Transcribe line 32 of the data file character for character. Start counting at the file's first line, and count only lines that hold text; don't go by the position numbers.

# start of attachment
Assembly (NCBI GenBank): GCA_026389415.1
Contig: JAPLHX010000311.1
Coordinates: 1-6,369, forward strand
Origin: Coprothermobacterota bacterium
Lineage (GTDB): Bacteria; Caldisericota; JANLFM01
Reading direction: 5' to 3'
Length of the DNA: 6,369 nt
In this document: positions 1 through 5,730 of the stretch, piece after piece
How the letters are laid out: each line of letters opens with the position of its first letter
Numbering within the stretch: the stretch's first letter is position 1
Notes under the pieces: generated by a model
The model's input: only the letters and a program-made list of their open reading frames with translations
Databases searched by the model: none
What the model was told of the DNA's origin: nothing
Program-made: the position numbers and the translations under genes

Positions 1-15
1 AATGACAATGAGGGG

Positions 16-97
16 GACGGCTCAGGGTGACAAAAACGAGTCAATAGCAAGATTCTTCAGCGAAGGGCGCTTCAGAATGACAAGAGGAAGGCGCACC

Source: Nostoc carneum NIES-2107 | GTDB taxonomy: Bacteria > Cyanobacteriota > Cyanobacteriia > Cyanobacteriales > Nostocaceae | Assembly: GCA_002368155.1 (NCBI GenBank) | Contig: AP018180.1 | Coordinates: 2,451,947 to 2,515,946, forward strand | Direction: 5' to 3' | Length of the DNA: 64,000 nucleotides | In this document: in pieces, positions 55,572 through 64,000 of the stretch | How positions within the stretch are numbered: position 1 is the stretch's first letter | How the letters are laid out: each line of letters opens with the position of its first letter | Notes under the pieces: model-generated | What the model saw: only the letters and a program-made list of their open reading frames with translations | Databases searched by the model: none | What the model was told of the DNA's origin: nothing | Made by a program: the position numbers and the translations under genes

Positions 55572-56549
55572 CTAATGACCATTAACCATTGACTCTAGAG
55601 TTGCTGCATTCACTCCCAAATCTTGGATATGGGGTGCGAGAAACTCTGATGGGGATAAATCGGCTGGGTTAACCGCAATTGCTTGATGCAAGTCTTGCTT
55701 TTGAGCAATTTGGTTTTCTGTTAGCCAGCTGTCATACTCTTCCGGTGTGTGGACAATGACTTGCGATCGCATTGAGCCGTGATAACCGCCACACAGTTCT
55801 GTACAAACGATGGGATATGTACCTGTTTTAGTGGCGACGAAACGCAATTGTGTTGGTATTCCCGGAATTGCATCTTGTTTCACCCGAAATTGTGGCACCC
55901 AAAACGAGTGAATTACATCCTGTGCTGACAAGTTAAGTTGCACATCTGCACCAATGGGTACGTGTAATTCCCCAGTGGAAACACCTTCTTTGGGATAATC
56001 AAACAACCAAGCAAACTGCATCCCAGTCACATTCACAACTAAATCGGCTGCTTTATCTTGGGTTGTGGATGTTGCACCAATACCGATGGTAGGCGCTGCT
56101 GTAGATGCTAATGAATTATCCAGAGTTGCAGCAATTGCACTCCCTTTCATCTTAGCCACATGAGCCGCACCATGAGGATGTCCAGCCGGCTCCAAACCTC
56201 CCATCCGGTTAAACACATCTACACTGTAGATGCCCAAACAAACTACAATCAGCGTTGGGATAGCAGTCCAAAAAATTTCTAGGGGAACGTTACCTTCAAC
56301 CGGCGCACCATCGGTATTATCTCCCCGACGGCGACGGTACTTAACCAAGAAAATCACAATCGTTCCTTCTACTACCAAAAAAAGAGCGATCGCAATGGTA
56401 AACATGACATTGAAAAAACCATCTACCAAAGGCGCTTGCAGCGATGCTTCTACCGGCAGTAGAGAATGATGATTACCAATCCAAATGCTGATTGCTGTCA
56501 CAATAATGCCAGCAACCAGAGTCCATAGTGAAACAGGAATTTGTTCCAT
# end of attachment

56501 CAATAATGCCAGCAACCAGAGTCCATAGTGAAACAGGAATTTGTTCCAT